A Dundee telegram says that the later details add considerably to the loss
of life by the storm of Wednesday, two other boats being reported lost,
bringing the total loss of life up to 19. Another telegram says that no hope is now
WORKINGTON STAR, July 6, 1888 / pg. 4 / News Items
NOTES BY OUR "KNOCK ABOUT"
THE BECK NUISANCE.
Nothing has been done to abate the beck nuisance notwithstanding this matter engaged the attention of the Local Board some time ago. It r...
WORKINGTON STAR, July 6, 1888, pg. 4 / Sermon by REV. J. HODGSON on the Burned Parish Church.
The sermon below was delivered last Sunday morning in St. Michael's Parish Room by the REV. J. HODGSON, one of the curates in charge. We need make n...
the Fortnightly Review on the subject to the Tory leadership.
Both the writers complain that the chiefs of the party have no means of
gauging public opinion successfully and on...
Two lads, named Isaac GORTON and George DOUGLAS, one about eight and the
other about ten years of age, were charged with having stolen coals from the
works of the ...
After a long interregnum, the members of the Penrith Farmers' Club met on Tuesday in their room to hear a lecture by MR. LANCASTER, of Catterlen Hall, on "Our Farming Prospects". MR. W. HESKETT presided, and there was a fair attendance of members....
Mr. LAMPORT, the eminent ship-builder of Workington, is now about
engaging to build two splendid vessels at his yard in that town, one of 1,200
tons, and the other 1,000 tons burden. Messers PEILE, SCOTT & Co., of t...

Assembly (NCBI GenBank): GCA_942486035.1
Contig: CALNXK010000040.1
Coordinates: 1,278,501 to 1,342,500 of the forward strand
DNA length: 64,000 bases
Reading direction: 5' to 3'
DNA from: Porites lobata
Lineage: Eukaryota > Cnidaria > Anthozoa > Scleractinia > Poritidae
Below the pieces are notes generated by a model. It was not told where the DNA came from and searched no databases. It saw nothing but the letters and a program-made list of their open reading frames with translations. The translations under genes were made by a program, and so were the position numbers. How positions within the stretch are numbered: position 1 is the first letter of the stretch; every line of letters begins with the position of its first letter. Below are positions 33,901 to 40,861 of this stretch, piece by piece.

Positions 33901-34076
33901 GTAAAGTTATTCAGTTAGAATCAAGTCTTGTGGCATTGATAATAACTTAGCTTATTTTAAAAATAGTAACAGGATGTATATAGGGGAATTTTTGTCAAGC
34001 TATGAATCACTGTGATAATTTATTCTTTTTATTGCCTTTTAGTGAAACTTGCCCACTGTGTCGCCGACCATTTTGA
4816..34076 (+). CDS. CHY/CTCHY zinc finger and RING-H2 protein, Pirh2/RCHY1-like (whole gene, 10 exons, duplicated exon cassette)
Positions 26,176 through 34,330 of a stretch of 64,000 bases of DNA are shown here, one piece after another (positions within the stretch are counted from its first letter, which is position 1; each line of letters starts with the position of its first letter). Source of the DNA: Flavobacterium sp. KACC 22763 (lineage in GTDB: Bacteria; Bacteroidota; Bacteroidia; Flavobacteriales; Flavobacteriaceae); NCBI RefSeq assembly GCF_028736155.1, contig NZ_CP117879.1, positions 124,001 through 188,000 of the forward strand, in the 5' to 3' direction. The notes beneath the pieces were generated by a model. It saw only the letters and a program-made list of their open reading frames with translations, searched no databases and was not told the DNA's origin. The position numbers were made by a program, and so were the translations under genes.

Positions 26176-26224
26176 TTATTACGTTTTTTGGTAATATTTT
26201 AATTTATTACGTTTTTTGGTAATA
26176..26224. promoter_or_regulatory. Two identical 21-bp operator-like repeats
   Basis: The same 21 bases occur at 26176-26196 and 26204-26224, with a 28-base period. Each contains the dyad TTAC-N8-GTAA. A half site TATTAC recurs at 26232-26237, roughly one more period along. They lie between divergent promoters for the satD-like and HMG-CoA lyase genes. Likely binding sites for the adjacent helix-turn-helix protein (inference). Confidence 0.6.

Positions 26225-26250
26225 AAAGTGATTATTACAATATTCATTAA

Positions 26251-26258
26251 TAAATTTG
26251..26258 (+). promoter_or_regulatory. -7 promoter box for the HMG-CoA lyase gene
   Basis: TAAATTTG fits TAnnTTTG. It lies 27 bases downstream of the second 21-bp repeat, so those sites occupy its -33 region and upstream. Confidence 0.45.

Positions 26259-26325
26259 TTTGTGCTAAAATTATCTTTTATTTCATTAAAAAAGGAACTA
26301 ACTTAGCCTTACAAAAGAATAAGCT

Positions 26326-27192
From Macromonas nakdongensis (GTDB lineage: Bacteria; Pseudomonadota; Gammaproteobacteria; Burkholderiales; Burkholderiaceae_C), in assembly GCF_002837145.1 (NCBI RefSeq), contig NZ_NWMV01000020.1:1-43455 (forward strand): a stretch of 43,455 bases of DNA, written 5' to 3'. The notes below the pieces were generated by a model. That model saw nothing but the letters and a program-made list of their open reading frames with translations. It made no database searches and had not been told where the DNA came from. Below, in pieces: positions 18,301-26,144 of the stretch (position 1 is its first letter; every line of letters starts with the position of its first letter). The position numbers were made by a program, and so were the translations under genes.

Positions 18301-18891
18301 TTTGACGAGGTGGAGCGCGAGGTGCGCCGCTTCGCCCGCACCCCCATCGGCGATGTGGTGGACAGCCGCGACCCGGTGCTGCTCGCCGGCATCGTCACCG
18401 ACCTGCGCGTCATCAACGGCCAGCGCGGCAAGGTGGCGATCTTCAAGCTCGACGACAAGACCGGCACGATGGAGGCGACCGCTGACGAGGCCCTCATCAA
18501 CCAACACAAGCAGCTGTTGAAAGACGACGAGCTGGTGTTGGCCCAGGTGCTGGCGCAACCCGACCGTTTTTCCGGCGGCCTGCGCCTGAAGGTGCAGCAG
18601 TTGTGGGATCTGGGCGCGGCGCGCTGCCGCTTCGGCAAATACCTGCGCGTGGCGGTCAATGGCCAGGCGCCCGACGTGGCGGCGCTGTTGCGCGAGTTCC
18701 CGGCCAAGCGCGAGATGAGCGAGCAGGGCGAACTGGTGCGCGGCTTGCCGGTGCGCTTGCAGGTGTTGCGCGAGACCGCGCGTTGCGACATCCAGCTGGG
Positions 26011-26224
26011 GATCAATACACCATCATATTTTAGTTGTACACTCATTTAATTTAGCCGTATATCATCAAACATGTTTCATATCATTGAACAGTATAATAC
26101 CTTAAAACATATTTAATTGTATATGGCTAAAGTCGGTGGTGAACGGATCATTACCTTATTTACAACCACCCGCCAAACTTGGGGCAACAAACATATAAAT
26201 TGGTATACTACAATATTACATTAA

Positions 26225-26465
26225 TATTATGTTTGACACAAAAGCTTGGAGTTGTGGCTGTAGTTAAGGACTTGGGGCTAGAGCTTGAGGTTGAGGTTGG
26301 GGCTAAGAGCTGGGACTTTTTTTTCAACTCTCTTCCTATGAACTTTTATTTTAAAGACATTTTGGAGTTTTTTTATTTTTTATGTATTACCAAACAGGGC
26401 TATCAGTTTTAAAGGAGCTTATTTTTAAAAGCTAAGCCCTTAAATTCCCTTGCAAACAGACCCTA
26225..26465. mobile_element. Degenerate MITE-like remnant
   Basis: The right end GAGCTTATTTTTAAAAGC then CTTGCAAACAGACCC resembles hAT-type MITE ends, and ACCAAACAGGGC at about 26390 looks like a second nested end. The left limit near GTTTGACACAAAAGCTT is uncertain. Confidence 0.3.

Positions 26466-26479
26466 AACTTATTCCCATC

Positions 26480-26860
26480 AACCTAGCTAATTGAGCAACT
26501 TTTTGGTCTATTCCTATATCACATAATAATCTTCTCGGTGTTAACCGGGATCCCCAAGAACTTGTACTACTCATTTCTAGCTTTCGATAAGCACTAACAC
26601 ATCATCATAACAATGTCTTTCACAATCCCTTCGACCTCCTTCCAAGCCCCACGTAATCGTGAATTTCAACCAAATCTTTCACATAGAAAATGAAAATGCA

The case of NUTTALL v. WILDES was tried at the Liverpool Assizes. The
plaintiff was the daughter of the late MR. NUTTALL, a merchant and
shipowner, who resided at The Laurels, Claughton, near Birkenhead, and who
died in January, leavin
N O T I C E
THE late MR. JOHN TOWERS' Black Oils and other prescriptions may be had by applying to MR. THOMAS GASS, Auctioneer, Dolpin Inn, Kendal, Sole Agent for Westmorland.
that the great measure of next session will, in all probability, be a Local
Government Bill of a comprehensive character, for which there is more necessity
in England than in Sc...
Mr. J. W. TALLENTIRE, Harrington.
Mr. J. W. TALLENTIRE, a joiner at the local ironworks and a well known
football official died suddenly at his home 2, Rose Hill, Harrington on
Saturday. He was in his 62nd year.
On Saturday morning, Mr. TALLENTIRE left home to follow his occupation
as a joiner. He returned home at eleven o'clock, however, and said he was not
feeling so well. He went to bed and about 1-30 his daughter, who was going
away to Keswick, went upstairs to see him and he then said he was a lot better
and would be at work on Monday morning. His wife went to the town to see his
daughter off, and when she returned home about 2 p.m. she found her husband
unconscious. Dr. CULLEN was called in but Mr. TALLENTIRE had passed away.
The matter was reported to the Coroner but an inquest was not deemed
necessary. It is understood that heart failure was the cause of death. Mr.
TALLENTIRE leaves a widow and a son and daughter. He belonged to an old Harrington
family. For many years he was employed by the late Mr. Hodgson SIMON, joiner
and undertaker, whose business is still carried on by the eldest son, Mr.
Harry SIMON. He was the respected member of the Egremont and Whitehaven
Football League Management Committee, being elected season after season and his
position will be difficult to fill. Mr. TALLENTIRE took a keen interest in the
Harrington Y. M. C. A., and was secretary of the Harrington Lodge of the